Google and Google artificial intelligence scientists Harvard University (USA) developed a virtual platform that features an interactive map of the human brain. The tool allows you to view thousands of neurons and its fragments, in addition to 130 million synapses and cellular and subcellular structures. And, all this, through the digital reconstruction of a cubic millimeter of brain tissue.
Chamada neuroglancing, the platform provides access to specific parts of the brain, which facilitates the use of the tool for different purposes, such as education, for example.
According to the Folha de S. Paulo newspaper, the resolution of the images on the portal is so high that all this data occupies a space of 1,4 petabytes, equivalent to almost 3 times the storage capacity of a smartphone with 512 gigabytes of memory.
Brain tissue donated to create the map is from the temporal lobe
To assemble the map, the team used brain tissue donated by a 45-year-old patient who underwent surgery to remove a epileptic focus in the temporal lobe, in the lateral part of the brain.
When removing the affected part, doctors also needed to remove some healthy tissue from the cortex, which underwent a treatment so that it could be cut into more than 5 extremely thin slices, 30 nanometers each. These portions were digitized to build the map in three dimensions (3D).
According to Google, this is the largest digitally reconstructed brain tissue sample of any kind to date.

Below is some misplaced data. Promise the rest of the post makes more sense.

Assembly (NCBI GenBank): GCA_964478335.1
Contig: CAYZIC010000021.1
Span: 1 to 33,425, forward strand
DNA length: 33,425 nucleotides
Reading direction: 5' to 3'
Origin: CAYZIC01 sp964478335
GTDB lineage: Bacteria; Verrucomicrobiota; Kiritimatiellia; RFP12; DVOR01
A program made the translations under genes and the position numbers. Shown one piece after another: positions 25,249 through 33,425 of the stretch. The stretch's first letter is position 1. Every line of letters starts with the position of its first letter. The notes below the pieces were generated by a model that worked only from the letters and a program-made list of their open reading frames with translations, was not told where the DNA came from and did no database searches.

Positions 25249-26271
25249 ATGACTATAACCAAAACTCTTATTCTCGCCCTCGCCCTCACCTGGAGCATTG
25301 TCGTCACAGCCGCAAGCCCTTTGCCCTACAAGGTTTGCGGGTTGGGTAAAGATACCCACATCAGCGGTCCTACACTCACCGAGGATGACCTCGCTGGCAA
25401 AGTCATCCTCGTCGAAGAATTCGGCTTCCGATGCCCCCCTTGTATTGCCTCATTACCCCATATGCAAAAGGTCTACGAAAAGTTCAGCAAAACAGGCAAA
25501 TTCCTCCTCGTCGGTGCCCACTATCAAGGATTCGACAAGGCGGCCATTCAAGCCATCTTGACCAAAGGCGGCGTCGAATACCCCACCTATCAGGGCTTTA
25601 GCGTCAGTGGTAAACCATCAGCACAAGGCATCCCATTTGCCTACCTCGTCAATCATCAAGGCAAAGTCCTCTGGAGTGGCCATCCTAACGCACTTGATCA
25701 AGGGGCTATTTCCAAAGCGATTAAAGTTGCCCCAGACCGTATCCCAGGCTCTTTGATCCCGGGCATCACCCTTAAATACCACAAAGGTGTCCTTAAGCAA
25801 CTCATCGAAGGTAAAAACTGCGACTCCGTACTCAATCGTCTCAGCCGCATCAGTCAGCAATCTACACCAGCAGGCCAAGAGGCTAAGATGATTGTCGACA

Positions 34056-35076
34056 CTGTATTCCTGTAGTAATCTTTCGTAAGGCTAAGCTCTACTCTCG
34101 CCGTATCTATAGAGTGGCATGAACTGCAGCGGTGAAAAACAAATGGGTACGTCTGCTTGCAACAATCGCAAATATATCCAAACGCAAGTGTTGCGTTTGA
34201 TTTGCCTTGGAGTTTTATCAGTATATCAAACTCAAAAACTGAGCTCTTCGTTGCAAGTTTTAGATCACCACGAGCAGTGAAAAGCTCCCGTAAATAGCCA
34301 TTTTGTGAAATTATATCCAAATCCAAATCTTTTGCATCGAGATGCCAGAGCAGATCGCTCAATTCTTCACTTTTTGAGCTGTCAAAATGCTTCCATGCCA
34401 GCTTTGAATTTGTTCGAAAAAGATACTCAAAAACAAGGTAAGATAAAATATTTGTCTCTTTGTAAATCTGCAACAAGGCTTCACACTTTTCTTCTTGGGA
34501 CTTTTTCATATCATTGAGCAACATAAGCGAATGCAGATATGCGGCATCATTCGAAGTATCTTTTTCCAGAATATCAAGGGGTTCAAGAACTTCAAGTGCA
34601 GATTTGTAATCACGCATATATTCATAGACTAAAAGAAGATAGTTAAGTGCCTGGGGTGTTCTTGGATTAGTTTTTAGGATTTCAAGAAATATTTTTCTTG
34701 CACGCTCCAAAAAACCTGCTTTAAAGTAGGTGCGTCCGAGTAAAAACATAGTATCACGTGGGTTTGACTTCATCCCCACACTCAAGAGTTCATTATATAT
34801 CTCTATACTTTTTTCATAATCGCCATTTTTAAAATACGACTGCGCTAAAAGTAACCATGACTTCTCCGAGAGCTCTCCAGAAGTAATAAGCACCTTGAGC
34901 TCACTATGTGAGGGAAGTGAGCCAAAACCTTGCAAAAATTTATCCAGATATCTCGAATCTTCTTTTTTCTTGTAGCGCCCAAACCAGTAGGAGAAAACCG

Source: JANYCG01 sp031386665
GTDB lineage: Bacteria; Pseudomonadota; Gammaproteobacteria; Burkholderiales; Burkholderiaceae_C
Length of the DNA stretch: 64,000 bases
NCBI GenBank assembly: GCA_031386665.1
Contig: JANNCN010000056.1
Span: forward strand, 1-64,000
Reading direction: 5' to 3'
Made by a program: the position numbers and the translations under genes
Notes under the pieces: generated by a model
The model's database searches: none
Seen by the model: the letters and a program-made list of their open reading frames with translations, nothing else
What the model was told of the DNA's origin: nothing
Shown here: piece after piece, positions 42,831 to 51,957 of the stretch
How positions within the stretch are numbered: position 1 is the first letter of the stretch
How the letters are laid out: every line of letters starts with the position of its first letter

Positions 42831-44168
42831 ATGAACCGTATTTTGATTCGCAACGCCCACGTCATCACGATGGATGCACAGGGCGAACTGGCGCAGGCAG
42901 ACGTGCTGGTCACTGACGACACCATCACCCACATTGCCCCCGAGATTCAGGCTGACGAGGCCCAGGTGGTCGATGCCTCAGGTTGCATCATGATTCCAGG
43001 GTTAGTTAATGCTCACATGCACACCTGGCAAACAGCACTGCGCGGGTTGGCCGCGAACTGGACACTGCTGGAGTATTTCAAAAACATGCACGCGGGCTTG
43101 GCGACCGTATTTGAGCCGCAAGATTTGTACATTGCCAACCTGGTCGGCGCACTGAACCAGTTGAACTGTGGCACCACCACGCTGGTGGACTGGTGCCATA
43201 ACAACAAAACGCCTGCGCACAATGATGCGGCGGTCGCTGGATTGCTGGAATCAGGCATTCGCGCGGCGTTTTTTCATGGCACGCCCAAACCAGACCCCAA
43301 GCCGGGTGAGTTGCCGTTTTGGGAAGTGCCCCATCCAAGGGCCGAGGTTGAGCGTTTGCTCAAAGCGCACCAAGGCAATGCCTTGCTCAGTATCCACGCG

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The main objectives of the research, reports the company, "are to provide new sources for the study of the human brain and to promote improvements in connectomics technologies, an area of science dedicated to creating maps and representations of the connections of the nervous system".
“The magnitude of the dataset provides the basis for many years of studies by researchers of the human cortex,” say Tim Blakely and Michael Januszewski, software engineers at Google involved in the project, through a text published by the company.
The researchers also published a preprint article (not yet reviewed by other scientists), describing the processes carried out up to the construction of the map. According to the article, Neuroglancer was used to discover new types of cells in the brain, but much of the file still needs to be explored by scientists.
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